Comment on Breakthrough study on EEG of meditation by Abdu "The One" http://sciconrev.org/2005/05/breakthrough-study-on-eeg-of-meditation/comment-page-1/#comment-11124 Abdu "The One"Mon, 12 Mar 2007 09:09:26 +0000http://sci-con.org/index.php/2005/05/breakthrough-study-on-eeg-of-meditation/#comment-11124As regards the cat experiment above I noticed no number was determined for consciousness to enable us to compare it with the "coherenct 40 Hz oscillations" registered for usual humans. However more importantly is this: The 80-120 Hz gamma synchrony registered for the highly trained Tibetans seems to reflect no valuable benefit to those people. What kind of consciousness is that if no ideal value such as faith in Almighty God is attained by such people, or at least some proved increase in their intelligence.The term "consciousness" in general is much more than awarness or attention that can be focused on a certain object. It is so enriched with the sense of comprehension of the status of man in connection with the universe and all the miraculous creation of everything including man himself that through deep thinking of such great issues i.e. in the strictest real sense of meditation. There, with somebody enjoying real faith is where Hameroff is supposed to seek real light not necessarily gamma related consciousness synchrony. I wonder what importance Hameroff has attributed to a proposed consciousness that is attained by such meditators who "commonly cleared their mind of content",just like areversal of filling it with trivial thinking or whatever illusions that may bring not only unconsciousness but delerium or in the best case stupidity, while still gama synchrony is being highly registered or at least supposed to be, as alleged, higher that normal average of other people who have only the given coherent of 40 Hz oscillation. oscillaton.As regards the cat experiment above I noticed no number was determined for consciousness to enable us to compare it with the “coherenct 40 Hz oscillations” registered for usual humans. However more importantly is this: The 80-120 Hz gamma synchrony registered for the highly trained Tibetans seems to reflect no valuable benefit to those people. What kind of consciousness is that if no ideal value such as faith in Almighty God is attained by such people, or at least some proved increase in their intelligence.The term “consciousness” in general is much more than awarness or attention that can be focused on a certain object. It is so enriched with the sense of comprehension of the status of man in connection with the universe and all the miraculous creation of everything including man himself that through deep thinking of such great issues i.e. in the strictest real sense of meditation. There, with somebody enjoying real faith is where Hameroff is supposed to seek real light not necessarily gamma related consciousness synchrony. I wonder what importance Hameroff has attributed to a proposed consciousness that is attained by such meditators who “commonly cleared their mind of content”,just like areversal of filling it with trivial thinking or whatever illusions that may bring not only unconsciousness but delerium or in the best case stupidity, while still gama synchrony is being highly registered or at least supposed to be, as alleged, higher that normal average of other people who have only the given coherent of 40 Hz oscillation. oscillaton. ]]>Comment on The evidence is overwhelming for an observing self in the brain by Abdu "The One" http://sciconrev.org/2004/02/the-evidence-is-overwhelming-for-an-observing-self-in-the-brain/comment-page-1/#comment-10831 Abdu "The One"Sun, 11 Mar 2007 11:36:51 +0000http://sci-con.org/index.php/2004/02/the-evidence-is-overwhelming-for-an-observing-self-in-the-brain/#comment-10831The title of this article written B. Baars comes to the satisfaction of most people believing in an "observing" SELF in the brain. However, the word 'overwhelming', to me may still need to be charged/intensified to the extent that send it soaring to the level of a fact, though in the strict sense of science just not many a man may claim that due to the inevitably expected embarrassing crucial question :What proof on earth have you got? or shorter still:How? One day I (my SELF) may accept the challenge and show up possibly in Salzburg, Budapest or any of futur Tuxon conferences on consciousness. Only, pray for me, to beat certain circumstances. "Seulment attendez moi, s'il vous plait".The title of this article written B. Baars comes to the satisfaction of most people believing in an “observing” SELF in the brain. However, the word ‘overwhelming’, to me may still need to be charged/intensified to the extent that send it soaring to the level of a fact, though in the strict sense of science just not many a man may claim that due to the inevitably expected embarrassing crucial question :What proof on earth have you got? or shorter still:How? One day I (my SELF) may accept the challenge and show up possibly in Salzburg, Budapest or any of futur Tuxon conferences on consciousness. Only, pray for me, to beat certain circumstances. “Seulment attendez moi, s’il vous plait”. ]]>Comment on Is there an observing self? by Abdu "The One" http://sciconrev.org/2004/02/is-there-an-observing-self/comment-page-1/#comment-10586 Abdu "The One"Sat, 10 Mar 2007 13:48:22 +0000http://sci-con.org/index.php/2004/02/is-there-an-observing-self/#comment-10586With all due respect to those who are exerting efforts to deny the existence of the SELF, I would like to confirm its existence and that the brain, mind ( conscious & subconsious,imagination powers) work coherently when the human is sound and healthy to serve the observing SELF, the outcome of SOUL & BODY merger.With all due respect to those who are exerting efforts to deny the existence of the SELF, I would like to confirm its existence and that the brain, mind ( conscious & subconsious,imagination powers) work coherently when the human is sound and healthy to serve the observing SELF, the outcome of SOUL & BODY merger. ]]>Comment on The impact of invisible stimuli by Abdu "The One" http://sciconrev.org/2006/12/the-impact-of-invisible-stimuli/comment-page-1/#comment-10585 Abdu "The One"Sat, 10 Mar 2007 12:23:53 +0000http://www.sci-con.org/2006/12/the-impact-of-invisible-stimuli/#comment-10585As long as a stimulus lies in the visual field it will definitely be registered, processed and normally dealt with in the brain whether consciously or unconsciously seen. More details of my point of view will be included in what I intend to call "RRR" theory to be laid out at one of the coming conferences on consciousness,in the event my abstract is deemed acceptable.As long as a stimulus lies in the visual field it will definitely be registered, processed and normally dealt with in the brain whether consciously or unconsciously seen. More details of my point of view will be included in what I intend to call “RRR” theory to be laid out at one of the coming conferences on consciousness,in the event my abstract is deemed acceptable. ]]>Comment on Empty mind — a brain disorder? by Amori http://sciconrev.org/2002/05/empty-mind-a-brain-disorder/comment-page-1/#comment-10507 AmoriSat, 10 Mar 2007 05:23:30 +0000http://sci-con.org/index.php/2002/05/empty-mind-a-brain-disorder/#comment-10507I am a 16 year old female and I recently found myself not thinking...but hearing...I am concious but unable to think or process anything. I had reference of what normal minds are like, so this new sensation imediatly worried me. I came across this site while searching for an answer to my...problem. I honestly think that this "stand-by disorder" could possibly be this empty feeling in my head. I would much like to learn more about this topic to further my research towards a reason that my head is, metaphorically, empty. Thank you for posting this page on the internet so that myself and others like me can find answers. -AmoriI am a 16 year old female and I recently found myself not thinking…but hearing…I am concious but unable to think or process anything. I had reference of what normal minds are like, so this new sensation imediatly worried me. I came across this site while searching for an answer to my…problem. I honestly think that this “stand-by disorder” could possibly be this empty feeling in my head. I would much like to learn more about this topic to further my research towards a reason that my head is, metaphorically, empty. Thank you for posting this page on the internet so that myself and others like me can find answers.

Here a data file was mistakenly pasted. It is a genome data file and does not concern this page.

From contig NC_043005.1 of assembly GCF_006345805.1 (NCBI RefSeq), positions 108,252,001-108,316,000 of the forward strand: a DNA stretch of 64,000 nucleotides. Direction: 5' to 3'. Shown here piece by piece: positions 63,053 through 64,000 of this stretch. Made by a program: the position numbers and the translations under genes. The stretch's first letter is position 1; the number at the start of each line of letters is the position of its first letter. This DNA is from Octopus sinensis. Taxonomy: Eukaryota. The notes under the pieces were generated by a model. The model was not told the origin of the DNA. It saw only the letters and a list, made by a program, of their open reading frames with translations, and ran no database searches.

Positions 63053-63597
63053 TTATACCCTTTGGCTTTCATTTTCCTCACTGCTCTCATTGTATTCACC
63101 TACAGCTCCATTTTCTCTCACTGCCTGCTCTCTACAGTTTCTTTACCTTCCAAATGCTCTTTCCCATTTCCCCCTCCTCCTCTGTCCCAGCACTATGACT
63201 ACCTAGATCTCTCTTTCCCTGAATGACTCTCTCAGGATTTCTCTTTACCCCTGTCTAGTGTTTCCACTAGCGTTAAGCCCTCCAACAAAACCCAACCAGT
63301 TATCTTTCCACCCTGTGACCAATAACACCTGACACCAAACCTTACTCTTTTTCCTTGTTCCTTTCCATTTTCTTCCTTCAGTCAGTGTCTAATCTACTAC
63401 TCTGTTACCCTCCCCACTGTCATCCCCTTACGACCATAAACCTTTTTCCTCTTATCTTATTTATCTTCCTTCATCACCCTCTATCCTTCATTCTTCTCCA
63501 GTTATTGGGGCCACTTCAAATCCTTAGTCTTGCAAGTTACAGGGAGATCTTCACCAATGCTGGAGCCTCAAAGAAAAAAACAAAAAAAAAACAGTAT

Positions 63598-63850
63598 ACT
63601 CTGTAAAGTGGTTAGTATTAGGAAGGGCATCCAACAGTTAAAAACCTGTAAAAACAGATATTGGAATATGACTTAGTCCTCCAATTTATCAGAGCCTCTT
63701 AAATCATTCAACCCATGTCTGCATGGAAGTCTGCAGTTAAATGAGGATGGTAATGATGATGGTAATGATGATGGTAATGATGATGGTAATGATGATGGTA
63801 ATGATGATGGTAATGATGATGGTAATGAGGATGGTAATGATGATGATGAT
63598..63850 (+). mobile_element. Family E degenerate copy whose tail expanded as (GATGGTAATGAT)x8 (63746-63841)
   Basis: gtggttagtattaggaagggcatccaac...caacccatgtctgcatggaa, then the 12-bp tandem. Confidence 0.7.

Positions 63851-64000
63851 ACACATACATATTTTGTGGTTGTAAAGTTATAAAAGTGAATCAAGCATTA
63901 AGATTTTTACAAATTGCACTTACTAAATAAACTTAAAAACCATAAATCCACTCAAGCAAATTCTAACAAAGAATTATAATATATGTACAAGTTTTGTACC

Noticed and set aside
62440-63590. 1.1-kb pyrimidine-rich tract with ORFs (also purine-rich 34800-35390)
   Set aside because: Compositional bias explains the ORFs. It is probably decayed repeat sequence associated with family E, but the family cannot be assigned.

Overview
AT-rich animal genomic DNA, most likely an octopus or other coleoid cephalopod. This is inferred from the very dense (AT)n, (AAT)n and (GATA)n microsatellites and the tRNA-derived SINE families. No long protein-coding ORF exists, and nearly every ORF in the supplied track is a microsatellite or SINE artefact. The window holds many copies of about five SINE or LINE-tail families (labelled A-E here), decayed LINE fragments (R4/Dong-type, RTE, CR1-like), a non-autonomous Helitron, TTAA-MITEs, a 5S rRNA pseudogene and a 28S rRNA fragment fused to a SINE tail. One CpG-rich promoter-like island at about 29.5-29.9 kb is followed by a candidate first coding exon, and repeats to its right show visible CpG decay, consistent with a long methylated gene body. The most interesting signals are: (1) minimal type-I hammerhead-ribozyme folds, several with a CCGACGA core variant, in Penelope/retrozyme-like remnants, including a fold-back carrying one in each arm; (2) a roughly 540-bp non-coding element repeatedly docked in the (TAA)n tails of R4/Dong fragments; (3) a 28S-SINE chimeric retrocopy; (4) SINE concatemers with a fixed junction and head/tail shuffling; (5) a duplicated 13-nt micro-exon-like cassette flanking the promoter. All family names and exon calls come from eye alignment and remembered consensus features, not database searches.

-Amori